How does atherosclerosis affect the function and structure of the Cardiovascular System?

Coronary Heart Disease Information

Question by Bree M: How does atherosclerosis affect the function and structure of the Cardiovascular System?
Please write only honest answers and if possible, please include the source or web page you received your information on!

coronary heart disease information Best answer:

Answer by smartypants
atherosclerosis is the hardening of the walls of blood vessels (especially arteries) usually due to high cholesterol or LDLs that cause an inflammatory response involving mast cells resulting in a thickening or hardening of the walls. This decreases the vessel’s compliance (ability to distend or expand). The artery cannot distend as blood is pumped into it and remains relatively rigid. This will increase the pressure in the arteries, which leads to high blood pressure. High blood pressure means the heart has to pump against a greater afterload, so this can result in more work done by the heart. The heart can get larger as a result.

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Rates of heart disease risk factors vary across Hispanic/Latino populations
coronary heart disease information
“A better understanding of the relationship between traditional lifestyles, acculturation, and development of cardiovascular disease over time will provide us with the information needed to create programs that will reduce the burden of cardiovascular …
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3 Responses to “How does atherosclerosis affect the function and structure of the Cardiovascular System?”

  1. Isa says:

    Of the changes that may occur in the arteries as a result of disease, there are two types which concern us here. Both kinds have traditionally been known by the general term, “arteriosclerosis,” which means hardening or thickening of the arteries. Actually, however, there are two kinds of hardening of the arteries. One occurs when calcium deposits in the middle layer of the artery cause it to become brittle and hard. The other type of change, on the other hand—and it is the more frequent one—has serious consequences. It consists of a thickening of the inner wall of the artery by deposits of fats: cholesterol (a fatty alcohol), fatty acids, and the like, together with calcium.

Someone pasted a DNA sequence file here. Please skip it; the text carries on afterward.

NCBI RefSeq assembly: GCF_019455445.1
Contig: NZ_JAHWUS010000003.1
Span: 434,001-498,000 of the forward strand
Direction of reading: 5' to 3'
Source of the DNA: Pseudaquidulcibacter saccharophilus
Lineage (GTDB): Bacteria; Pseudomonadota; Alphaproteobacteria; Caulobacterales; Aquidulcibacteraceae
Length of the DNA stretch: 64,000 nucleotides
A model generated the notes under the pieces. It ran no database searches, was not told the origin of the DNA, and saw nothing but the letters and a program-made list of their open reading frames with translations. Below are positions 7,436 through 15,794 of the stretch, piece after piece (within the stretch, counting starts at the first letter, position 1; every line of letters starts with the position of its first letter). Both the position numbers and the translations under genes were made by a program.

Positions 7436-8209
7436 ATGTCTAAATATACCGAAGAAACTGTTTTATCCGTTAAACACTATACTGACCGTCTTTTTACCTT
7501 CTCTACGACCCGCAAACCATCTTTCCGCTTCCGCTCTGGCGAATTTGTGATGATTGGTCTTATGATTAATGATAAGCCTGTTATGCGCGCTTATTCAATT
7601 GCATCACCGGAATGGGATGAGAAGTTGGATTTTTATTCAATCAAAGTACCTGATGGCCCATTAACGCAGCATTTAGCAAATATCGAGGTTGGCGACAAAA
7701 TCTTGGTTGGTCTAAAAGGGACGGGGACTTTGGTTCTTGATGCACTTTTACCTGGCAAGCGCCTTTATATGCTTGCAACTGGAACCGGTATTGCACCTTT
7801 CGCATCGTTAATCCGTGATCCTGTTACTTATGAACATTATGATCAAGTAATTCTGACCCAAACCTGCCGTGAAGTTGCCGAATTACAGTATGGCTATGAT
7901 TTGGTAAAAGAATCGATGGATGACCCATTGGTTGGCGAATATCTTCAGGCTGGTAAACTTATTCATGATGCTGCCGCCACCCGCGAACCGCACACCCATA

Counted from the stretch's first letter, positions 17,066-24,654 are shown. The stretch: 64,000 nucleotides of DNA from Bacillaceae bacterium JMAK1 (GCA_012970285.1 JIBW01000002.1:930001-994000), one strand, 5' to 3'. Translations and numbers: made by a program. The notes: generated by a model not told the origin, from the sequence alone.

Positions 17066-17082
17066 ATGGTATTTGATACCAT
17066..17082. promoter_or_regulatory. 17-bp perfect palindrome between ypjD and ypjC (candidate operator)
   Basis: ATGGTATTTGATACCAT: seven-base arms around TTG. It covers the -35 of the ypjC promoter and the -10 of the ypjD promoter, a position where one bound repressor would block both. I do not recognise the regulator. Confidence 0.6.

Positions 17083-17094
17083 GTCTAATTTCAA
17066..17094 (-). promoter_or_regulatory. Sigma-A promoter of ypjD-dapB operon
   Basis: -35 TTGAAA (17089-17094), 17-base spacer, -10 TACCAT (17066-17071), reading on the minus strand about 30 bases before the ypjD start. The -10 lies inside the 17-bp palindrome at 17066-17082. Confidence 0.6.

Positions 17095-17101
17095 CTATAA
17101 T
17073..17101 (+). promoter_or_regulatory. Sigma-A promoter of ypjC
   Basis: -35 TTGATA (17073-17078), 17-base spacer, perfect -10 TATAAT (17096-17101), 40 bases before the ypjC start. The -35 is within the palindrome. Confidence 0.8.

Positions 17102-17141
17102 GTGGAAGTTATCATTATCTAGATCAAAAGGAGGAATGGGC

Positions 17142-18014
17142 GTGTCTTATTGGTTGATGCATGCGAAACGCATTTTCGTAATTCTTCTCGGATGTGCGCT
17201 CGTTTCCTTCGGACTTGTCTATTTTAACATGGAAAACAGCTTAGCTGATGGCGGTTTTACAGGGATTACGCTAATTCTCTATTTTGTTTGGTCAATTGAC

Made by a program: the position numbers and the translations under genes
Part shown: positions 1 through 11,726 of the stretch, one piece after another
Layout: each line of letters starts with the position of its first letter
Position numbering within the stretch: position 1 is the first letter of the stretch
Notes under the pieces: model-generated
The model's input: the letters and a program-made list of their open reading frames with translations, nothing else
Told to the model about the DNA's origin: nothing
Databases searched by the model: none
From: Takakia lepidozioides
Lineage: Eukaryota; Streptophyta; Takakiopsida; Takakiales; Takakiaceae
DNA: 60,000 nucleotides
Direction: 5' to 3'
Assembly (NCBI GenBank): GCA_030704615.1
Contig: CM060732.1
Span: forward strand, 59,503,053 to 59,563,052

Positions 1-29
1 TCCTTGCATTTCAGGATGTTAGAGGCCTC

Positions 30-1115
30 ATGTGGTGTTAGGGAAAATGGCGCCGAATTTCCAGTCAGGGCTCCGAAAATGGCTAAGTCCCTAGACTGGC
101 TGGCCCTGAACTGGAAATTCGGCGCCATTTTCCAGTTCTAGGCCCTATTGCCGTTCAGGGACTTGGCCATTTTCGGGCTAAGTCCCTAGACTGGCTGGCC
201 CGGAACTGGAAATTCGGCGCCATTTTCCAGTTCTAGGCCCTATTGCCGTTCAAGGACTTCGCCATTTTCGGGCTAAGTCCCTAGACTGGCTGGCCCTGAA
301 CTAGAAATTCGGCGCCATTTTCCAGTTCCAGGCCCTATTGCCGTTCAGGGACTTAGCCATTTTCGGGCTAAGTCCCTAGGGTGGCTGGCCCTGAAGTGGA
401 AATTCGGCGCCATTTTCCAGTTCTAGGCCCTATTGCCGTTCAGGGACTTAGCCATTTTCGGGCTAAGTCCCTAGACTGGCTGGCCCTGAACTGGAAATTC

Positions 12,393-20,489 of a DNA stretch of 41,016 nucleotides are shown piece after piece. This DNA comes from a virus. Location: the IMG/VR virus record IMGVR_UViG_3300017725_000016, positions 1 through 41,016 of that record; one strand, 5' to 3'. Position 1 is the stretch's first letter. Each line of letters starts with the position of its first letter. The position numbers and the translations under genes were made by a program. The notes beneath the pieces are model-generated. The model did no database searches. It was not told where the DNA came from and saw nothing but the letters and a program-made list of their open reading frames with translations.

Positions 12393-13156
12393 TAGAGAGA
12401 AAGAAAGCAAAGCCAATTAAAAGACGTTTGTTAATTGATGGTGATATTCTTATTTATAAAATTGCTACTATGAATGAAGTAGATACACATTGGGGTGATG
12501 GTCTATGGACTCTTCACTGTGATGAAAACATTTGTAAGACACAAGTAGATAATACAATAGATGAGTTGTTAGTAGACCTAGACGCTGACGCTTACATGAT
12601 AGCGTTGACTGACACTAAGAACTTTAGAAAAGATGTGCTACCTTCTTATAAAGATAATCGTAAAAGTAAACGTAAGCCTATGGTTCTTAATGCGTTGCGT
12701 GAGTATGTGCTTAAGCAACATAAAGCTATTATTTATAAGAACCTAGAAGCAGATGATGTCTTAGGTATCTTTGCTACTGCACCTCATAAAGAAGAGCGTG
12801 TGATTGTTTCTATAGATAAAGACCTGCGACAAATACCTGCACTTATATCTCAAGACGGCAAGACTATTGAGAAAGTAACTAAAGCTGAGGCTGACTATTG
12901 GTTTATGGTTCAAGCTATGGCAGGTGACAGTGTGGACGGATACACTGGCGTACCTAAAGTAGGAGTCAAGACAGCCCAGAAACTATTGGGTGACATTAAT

As these deposits grow, the passageways or canals of the arteries become narrower, much in the same way as the drain from your kitchen sink becomes clogged with grease deposits. The result is that less and less blood can flow through the narrowed opening to the tissues or organs that depend on it for life. Your “pipes” have become clogged. If the blockage is complete in vital arteries that feed the heart muscle, a heart attack—or as we physicians call it, a coronary thrombosis—occurs. If this disaster occurs in the cerebral arteries of the brain, a “stroke,” sometimes called a heart attack in the head, results. When the small arteries of the kidneys are affected, Bright’s disease, formerly called “dropsy,” and other diseases ensue. In the heart, head, or kidneys, it is essentially the same.

  2. Sierra says:

    This site has information on anything heart related.

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